But they did not stand there watching for long. They hastily gathered up a few belongings. As an immense black cloud blotted out the sun they ran for the beaches, piled into their canvas long-boats, and rowed out to a small fishing trawler which was moored near the shore. The entire population of Tristan da Cunha, 264 men, women, and children, crowded the decks of the small ship as it set sail for the neighbouring island of Nightingale, while the ship’s wireless operator sent an SOS to all ships on the high seas.

Less than a month later they had found a new “island,” in an abandoned R.A.F. barracks in England, after being rescued from Nightingale by a Dutch ship and being taken to Cape Town in South Africa. In Tristan they worked and read at night by the light of oil lamps. In England their rooms were flooded with light by simply pressing a switch on the wall. In England, the islanders suffered from coughs and colds and caught the flu. In their other island they were rarely ill, and their communal medicine cabinet was only used when somebody was hurt climbing the cliffs or fishing in the boats.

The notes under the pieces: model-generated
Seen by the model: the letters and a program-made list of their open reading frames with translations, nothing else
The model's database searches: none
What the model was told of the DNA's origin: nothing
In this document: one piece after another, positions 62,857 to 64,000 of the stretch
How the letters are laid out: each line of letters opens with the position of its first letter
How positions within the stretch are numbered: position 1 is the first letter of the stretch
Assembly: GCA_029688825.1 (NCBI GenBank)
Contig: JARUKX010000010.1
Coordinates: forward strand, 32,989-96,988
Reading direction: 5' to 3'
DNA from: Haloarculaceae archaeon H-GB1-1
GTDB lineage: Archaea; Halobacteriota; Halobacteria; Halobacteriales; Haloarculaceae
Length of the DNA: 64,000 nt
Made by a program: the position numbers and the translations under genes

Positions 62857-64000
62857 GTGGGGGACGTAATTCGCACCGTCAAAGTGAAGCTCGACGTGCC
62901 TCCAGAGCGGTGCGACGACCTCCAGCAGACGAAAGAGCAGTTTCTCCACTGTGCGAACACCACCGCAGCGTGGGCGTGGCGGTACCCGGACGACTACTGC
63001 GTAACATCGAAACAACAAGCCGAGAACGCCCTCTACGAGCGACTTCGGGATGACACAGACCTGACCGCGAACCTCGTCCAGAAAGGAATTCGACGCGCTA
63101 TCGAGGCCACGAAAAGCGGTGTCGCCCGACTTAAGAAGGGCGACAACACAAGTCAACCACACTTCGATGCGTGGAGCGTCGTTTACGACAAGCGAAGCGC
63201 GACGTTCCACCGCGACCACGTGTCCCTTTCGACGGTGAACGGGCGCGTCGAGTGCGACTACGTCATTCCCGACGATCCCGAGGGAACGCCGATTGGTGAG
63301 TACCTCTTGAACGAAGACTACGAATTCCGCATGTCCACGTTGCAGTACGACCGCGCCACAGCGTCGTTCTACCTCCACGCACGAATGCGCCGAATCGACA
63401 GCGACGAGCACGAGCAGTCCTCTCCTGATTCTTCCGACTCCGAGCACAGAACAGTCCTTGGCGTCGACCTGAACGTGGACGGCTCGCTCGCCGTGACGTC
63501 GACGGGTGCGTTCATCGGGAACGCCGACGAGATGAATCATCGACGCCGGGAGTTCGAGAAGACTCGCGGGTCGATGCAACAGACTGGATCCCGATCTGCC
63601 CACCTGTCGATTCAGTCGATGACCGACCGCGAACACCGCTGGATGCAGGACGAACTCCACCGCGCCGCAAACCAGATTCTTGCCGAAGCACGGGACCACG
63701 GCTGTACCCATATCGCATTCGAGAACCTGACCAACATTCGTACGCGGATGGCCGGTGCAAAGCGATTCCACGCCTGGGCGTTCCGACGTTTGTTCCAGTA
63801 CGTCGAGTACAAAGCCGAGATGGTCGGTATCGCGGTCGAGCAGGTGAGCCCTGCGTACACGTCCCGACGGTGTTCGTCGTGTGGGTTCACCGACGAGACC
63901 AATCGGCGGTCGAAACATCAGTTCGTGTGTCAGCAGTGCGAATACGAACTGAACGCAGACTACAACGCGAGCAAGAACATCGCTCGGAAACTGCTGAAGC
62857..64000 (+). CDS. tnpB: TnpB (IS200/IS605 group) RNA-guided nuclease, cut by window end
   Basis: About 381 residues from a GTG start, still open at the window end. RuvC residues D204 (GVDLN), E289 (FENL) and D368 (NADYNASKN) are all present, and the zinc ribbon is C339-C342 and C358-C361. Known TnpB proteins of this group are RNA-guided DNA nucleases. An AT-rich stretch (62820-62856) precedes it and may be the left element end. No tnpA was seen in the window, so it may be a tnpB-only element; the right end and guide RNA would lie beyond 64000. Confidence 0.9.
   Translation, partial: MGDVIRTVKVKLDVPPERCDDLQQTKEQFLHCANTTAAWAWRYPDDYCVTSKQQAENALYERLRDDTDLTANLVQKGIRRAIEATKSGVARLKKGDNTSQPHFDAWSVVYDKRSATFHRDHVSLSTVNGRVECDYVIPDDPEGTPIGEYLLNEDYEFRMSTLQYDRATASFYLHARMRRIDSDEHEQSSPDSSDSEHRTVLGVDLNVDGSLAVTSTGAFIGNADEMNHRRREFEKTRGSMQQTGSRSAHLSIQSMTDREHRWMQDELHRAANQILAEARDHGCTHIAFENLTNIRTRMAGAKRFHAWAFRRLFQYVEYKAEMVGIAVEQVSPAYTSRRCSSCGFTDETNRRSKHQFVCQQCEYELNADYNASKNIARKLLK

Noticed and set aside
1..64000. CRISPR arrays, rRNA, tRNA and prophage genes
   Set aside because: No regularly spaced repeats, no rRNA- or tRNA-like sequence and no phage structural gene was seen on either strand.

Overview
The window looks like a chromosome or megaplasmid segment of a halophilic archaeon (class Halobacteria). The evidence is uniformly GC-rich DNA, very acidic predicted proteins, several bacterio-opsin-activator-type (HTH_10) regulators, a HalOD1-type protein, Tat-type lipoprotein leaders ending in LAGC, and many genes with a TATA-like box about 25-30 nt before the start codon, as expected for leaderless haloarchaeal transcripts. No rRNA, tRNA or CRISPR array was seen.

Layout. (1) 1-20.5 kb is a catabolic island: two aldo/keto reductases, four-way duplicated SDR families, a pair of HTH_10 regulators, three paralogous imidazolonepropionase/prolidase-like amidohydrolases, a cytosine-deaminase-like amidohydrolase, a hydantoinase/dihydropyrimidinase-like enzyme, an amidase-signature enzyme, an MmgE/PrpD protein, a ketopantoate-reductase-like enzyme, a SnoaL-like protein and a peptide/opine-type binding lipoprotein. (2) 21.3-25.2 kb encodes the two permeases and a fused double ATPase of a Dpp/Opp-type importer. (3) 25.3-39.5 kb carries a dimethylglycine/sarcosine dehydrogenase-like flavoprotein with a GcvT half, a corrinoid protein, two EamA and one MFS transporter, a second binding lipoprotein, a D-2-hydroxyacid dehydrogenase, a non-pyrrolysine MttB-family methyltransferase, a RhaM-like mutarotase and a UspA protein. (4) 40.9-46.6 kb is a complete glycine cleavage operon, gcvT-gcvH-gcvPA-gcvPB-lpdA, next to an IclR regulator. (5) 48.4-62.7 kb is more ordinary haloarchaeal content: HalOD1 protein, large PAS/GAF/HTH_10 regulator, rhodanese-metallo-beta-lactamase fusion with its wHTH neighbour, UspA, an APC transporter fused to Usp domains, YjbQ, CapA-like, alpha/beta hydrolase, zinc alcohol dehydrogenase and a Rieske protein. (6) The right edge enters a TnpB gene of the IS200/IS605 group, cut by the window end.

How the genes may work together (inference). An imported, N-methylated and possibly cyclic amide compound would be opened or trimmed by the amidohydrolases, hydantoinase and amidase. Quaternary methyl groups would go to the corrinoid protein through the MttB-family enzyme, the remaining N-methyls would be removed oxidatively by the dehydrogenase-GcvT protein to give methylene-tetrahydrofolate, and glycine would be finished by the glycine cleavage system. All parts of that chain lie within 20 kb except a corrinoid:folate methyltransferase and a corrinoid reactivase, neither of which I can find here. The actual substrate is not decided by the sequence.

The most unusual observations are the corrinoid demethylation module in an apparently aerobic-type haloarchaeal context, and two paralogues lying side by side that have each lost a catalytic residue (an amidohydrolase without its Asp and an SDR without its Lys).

In England they listened to the radio, watched TV and went to the cinema, and yet they were bored. But on the island they were quite happy playing an old gramophone which had been given to them by King George V, and were satisfied playing a few records over and over again.

The islanders did not seem to get on with the English “locals.” The English they talked was hardly understood, for the islanders’ speech dated back to the kind of English which was talked in London’s dockland when Queen Victoria came to the throne. Instead of saying “right and left” they used “starboard and port” as sailors do. England was pronounced “Henglan” and things were never “it,” they were always “he” or “she.”